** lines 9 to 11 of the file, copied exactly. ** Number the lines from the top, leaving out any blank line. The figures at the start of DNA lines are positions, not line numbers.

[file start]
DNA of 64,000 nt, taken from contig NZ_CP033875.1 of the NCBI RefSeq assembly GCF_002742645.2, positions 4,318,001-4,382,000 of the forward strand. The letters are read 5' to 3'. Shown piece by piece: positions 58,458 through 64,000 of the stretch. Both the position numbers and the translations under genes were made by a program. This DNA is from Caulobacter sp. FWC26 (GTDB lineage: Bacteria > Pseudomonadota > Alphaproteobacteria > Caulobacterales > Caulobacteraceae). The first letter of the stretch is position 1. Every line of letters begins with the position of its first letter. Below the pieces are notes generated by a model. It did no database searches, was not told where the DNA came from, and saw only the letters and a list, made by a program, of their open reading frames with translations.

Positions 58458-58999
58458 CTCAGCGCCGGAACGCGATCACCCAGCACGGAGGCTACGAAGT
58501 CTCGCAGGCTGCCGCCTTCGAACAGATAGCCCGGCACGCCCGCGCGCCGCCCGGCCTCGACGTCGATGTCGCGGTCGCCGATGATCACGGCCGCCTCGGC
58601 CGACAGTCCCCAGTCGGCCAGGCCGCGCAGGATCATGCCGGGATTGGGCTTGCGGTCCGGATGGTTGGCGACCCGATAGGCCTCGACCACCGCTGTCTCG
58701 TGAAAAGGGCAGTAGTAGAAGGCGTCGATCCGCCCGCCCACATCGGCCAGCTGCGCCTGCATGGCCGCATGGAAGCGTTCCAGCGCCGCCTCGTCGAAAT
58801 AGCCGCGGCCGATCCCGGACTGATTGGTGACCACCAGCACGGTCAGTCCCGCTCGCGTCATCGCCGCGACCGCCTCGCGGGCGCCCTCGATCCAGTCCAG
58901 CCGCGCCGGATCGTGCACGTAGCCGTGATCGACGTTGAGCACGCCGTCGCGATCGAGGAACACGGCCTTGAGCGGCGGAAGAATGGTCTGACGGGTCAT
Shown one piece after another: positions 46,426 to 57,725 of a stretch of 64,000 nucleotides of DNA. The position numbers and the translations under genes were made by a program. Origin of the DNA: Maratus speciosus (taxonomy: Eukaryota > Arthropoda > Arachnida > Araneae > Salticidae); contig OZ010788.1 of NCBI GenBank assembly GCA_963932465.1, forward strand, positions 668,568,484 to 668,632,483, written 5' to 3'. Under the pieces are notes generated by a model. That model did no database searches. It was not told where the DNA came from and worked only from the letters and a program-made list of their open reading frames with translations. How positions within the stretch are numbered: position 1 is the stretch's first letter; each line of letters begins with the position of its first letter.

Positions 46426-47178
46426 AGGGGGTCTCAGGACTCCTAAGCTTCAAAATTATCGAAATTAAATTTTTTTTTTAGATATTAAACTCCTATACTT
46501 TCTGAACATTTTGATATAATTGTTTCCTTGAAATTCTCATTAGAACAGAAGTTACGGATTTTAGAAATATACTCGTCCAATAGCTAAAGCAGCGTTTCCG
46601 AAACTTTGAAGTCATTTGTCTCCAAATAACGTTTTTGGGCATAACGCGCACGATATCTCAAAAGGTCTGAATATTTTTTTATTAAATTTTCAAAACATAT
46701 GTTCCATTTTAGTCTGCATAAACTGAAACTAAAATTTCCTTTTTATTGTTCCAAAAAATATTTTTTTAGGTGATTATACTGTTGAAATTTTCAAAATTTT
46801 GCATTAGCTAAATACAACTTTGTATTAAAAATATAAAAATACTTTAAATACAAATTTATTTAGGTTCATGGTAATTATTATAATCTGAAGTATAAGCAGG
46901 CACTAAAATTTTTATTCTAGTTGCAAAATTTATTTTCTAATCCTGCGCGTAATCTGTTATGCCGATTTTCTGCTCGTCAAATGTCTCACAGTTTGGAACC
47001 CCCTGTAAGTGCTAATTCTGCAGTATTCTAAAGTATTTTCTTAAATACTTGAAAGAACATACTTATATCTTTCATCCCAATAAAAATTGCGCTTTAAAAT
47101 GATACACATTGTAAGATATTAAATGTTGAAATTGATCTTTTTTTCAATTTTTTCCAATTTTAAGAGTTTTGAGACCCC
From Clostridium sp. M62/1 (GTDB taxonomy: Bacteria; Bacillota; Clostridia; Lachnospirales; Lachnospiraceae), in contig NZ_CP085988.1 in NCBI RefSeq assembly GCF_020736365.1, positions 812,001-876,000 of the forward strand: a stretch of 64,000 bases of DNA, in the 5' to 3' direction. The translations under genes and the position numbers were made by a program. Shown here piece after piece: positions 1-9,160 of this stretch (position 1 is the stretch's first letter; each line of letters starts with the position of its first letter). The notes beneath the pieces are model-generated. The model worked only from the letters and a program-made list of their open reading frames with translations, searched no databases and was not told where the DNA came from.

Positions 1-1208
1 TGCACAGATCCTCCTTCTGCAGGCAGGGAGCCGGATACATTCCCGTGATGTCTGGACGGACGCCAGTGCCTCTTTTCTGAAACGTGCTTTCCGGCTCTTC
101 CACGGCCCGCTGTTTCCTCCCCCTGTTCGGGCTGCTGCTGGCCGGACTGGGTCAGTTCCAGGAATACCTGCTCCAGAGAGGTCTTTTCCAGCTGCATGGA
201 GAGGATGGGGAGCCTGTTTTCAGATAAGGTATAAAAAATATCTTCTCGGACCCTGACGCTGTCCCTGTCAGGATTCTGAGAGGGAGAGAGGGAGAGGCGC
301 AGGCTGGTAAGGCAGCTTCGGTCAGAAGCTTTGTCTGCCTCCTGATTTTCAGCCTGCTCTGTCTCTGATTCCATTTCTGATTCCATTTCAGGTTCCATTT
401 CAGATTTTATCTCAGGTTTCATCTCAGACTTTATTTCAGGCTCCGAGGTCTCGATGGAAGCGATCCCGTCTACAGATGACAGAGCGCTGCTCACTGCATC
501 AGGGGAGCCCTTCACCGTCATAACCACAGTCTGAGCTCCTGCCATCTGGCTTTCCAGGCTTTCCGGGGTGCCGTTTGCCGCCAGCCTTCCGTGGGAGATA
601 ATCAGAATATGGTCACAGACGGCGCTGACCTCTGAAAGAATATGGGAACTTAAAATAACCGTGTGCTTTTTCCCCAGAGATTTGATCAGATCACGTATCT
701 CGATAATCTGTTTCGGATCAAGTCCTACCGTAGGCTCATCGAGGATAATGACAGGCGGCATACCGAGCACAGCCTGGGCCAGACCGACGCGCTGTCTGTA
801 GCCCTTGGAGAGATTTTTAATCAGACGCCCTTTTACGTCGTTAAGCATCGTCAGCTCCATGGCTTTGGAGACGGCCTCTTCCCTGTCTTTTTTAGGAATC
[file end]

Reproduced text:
Shown one piece after another: positions 46,426 to 57,725 of a stretch of 64,000 nucleotides of DNA. The position numbers and the translations under genes were made by a program. Origin of the DNA: Maratus speciosus (taxonomy: Eukaryota > Arthropoda > Arachnida > Araneae > Salticidae); contig OZ010788.1 of NCBI GenBank assembly GCA_963932465.1, forward strand, positions 668,568,484 to 668,632,483, written 5' to 3'. Under the pieces are notes generated by a model. That model did no database searches. It was not told where the DNA came from and worked only from the letters and a program-made list of their open reading frames with translations. How positions within the stretch are numbered: position 1 is the stretch's first letter; each line of letters begins with the position of its first letter.

Positions 46426-47178
46426 AGGGGGTCTCAGGACTCCTAAGCTTCAAAATTATCGAAATTAAATTTTTTTTTTAGATATTAAACTCCTATACTT